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Sat. May 25th, 2024

South Korean President Yoon Suk Yeol vowed “reform” as his ruling party leader resigned in the aftermath of a devastating electoral setback that bolstered the opposition’s grip on parliament.

Alongside People Power Party (PPP) chief Han Dong-hoon’s resignation, Prime Minister Han Duck-soo and several senior aides also offered to step down, according to local media reports.

The election outcome effectively renders Yoon a lame duck president for the remainder of his term, marking him as the first South Korean leader whose party failed to command the legislature during their tenure. Political analysts anticipate heightened confrontation and legislative gridlock in the coming years, with bipartisan cooperation expected to be challenging, as noted by Shin Yul, a professor of political science at Myongji University.

Despite Yoon’s firm stance on North Korea and efforts to improve relations with the United States and Japan, his leadership has faced public discontent over issues such as inequality, soaring housing costs, and youth unemployment in the nation of 51 million. Criticism intensified following Yoon’s remarks on the affordability of green onions and the circulation of a video showing his wife receiving an expensive designer handbag.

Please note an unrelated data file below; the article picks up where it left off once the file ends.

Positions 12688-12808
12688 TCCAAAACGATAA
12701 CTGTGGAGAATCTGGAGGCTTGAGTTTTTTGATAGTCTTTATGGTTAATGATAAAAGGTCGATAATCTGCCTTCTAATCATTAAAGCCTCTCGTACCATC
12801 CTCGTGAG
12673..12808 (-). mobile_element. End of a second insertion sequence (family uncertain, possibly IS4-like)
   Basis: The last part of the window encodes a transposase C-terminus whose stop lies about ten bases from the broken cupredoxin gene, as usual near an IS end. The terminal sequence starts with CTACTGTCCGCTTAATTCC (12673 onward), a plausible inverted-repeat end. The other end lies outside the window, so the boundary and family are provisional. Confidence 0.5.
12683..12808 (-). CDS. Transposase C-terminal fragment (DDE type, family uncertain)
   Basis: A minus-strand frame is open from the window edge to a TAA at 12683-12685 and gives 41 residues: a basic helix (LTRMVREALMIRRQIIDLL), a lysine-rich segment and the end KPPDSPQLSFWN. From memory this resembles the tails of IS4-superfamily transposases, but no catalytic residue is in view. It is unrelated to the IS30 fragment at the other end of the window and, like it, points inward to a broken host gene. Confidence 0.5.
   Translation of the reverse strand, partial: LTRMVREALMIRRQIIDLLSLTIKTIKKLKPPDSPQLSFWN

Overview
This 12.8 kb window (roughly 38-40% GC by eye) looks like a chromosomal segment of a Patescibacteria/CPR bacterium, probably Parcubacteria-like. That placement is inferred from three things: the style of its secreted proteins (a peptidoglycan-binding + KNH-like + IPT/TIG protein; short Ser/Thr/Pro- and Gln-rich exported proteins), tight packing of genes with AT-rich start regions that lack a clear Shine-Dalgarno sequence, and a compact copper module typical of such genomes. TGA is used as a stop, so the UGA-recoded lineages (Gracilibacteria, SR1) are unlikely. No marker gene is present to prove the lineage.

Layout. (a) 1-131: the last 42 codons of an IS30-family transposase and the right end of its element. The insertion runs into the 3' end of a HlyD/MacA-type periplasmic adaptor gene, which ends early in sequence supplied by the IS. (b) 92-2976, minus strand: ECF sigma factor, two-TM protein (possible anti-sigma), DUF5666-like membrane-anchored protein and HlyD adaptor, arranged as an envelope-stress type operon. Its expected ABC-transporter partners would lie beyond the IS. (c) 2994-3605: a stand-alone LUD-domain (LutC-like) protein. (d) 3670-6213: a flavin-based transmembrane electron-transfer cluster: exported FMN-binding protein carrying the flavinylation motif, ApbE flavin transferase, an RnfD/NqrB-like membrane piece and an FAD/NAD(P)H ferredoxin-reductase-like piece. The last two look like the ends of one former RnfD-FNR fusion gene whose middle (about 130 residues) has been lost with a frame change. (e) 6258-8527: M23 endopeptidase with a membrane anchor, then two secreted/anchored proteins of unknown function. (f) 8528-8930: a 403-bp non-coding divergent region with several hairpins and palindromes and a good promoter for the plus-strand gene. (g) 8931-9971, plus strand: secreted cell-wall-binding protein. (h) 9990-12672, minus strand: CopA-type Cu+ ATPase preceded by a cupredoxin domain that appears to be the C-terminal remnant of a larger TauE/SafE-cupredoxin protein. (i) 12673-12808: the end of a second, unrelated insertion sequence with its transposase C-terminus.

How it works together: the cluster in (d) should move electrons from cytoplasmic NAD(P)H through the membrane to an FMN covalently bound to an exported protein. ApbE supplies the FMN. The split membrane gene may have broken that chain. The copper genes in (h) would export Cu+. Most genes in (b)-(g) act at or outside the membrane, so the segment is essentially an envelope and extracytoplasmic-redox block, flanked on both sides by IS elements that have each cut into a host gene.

Acknowledging the election results, Yoon pledged to respect the people’s will, undertake state affairs reform, and prioritize stabilizing the economy and livelihoods, according to his chief of staff Lee Kwan-sup. However, with the PPP and its allies losing ground in parliament, Yoon’s ability to advance his legislative agenda appears significantly constrained.

The Democratic Party (DP) and its allies, led by Lee Jae-myung, emerged as the major beneficiaries, securing a larger seat count in the National Assembly. The Rebuilding Korea party, led by former justice minister Cho Kuk, capitalized on public dissatisfaction with the mainstream parties, gaining traction with voters and securing several seats.

For Yoon, who had hoped for a parliamentary majority to advance his policy objectives, the election outcome represents a significant political setback. The president’s proposed healthcare reforms and plans to abolish the ministry of gender equality face challenges amid a fractured political landscape and mounting opposition.

While the opposition fell short of a supermajority necessary for impeachment, Yoon’s presidency remains precarious. Analysts warn of the potential for impeachment proceedings if Yoon fails to navigate collaboration with the opposition effectively. The outcome underscores a turbulent period ahead for South Korean politics, with implications for the nation’s governance and stability.

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